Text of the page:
José Clemente Orozco

José Clemente Orozco’s exquisite preparatory drawings for Prometheus, his powerful mural (measuring 20 x 28’) located in Frary Hall at Pomona College, illustrate his inherent mastery of line and composition. Commissioned in 1930 with the encouragement of Sumner Spalding, the architect of Frary Hall, and Jose Pijoan, a professor of Hispanic civilization and art history at Pomona College, the mural was Orozco’s first work of art in this country and the first Mexican mural in North America. Because of its strong expressionist attributes, the mural caused controversy among the professors, but the students supported the artist by helping raise money to pay his fee. Later, of course, Orozco gained fame as one of “los tres grandes,” the three celebrated Mexican muralists that included Orozco, Diego Rivera and David Alfaro Siqueiros.

Advance (Avance), 1940

The preparatory drawings for Prometheus have been in the possession of Orozco’s family for years, and only recently were they acquired by the Pomona College Museum of Art. The seventeen drawings include five compositional sketches for the mural’s four panels and twelve figure studies. The figure studies recall the Mannerist style of Michelanglo’s late work or Pontormo’s elongated bodies, for Orozco uses attenuation and distortion to express a startling range of emotion.

Beautifully composed by Orozco to perfectly fit the architectural space, the mural depicts Prometheus, the mythological titan who stole fire from the gods to give to humanity, and who was then horribly punished by a raging Zeus. His magnificent but anguished figure fills up the apex of the arch, and beams of orange fire radiate out from his powerful hands. Rows of distorted figures reaching for the fire are clustered symmetrically behind him. The incredibly dynamic upward movement induced by the symmetry and action of the figures adds a great sense of psychological tension to the narrative.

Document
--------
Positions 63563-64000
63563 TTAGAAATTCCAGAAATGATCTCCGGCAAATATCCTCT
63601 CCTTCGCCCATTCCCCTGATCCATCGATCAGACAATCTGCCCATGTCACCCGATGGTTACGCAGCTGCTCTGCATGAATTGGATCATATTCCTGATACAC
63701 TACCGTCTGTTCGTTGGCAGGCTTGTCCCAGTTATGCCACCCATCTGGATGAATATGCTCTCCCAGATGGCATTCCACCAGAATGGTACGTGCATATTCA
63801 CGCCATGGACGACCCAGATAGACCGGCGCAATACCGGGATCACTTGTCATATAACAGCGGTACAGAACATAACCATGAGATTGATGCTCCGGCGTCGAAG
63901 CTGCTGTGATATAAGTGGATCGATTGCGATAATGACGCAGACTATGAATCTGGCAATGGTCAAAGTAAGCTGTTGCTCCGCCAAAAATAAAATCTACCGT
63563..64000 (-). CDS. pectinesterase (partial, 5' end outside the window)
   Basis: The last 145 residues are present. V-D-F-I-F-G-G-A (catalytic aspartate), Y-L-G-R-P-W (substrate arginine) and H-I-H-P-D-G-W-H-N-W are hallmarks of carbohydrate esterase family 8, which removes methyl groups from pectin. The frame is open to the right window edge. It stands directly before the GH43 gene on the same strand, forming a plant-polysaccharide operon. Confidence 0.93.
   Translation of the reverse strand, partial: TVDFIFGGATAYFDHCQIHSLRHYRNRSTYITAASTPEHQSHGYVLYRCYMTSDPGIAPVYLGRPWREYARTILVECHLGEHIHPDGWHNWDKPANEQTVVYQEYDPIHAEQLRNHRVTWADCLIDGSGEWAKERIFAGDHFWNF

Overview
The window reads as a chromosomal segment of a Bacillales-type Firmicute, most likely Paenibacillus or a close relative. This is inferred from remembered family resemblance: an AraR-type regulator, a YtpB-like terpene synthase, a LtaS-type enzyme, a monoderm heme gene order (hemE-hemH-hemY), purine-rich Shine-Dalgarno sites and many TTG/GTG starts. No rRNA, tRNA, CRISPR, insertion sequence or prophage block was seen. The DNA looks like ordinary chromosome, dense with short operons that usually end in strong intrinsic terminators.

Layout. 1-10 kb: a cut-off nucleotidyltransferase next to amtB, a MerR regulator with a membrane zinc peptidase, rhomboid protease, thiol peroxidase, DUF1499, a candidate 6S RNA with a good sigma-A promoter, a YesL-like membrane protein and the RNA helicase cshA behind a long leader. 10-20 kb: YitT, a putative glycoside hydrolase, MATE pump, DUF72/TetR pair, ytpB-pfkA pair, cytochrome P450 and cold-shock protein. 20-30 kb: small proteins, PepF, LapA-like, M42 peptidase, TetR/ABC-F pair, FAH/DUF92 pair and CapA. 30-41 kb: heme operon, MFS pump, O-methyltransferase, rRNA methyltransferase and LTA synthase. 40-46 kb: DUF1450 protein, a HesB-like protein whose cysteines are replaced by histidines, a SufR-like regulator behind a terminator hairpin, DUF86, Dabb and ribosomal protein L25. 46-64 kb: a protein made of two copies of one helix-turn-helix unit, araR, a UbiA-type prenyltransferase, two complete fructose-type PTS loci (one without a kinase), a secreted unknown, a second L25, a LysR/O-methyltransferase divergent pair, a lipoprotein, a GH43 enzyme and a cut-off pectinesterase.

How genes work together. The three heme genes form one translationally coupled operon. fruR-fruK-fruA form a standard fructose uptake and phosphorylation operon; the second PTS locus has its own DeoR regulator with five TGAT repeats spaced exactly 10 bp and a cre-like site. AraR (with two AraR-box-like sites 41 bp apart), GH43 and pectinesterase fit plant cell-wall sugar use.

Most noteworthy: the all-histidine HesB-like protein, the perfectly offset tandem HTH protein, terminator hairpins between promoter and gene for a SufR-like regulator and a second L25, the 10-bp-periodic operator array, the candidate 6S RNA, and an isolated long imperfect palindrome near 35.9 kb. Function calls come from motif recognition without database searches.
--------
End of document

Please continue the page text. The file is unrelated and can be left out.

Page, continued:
Dioses del mundo moderno (1932

The preparatory drawings serve to visually elucidate this masterpiece. Most beautiful is a detailed drawing of the figure of Prometheus that outlines the triangular composition and shows the strong musculature of his body. Humanity is dwarfed beside his magnificent scale, and he seems confined within a space too small for his power. In its skill and beauty of line and modeling, the study measures up to the Renaissance and Mannerist masters that it echoes.

Also highlighting the drawings is a study of a torso for one of the larger human figures, a dynamic image that reveals the inherent movement in the body with strong lines and shadows. Another amazing study entitled Torso With Raised Arm reveals the strength and facility of Orozco’s hand.

Other drawings give fascinating glimpses of Orozco’s leanings towards a very modern expressionism in the mural. Hands are raised in fists or appeal, bodies are stretched upward in determination and all figures are focused on Prometheus and his magnificent gift.

To compress and simplify his message in the main panel, Orozco created a subtle, shifting composition of abstract planes and symbolic flames for the ceiling of the mural. A lovely drawing, Abstract Composition delineates these geometric shapes.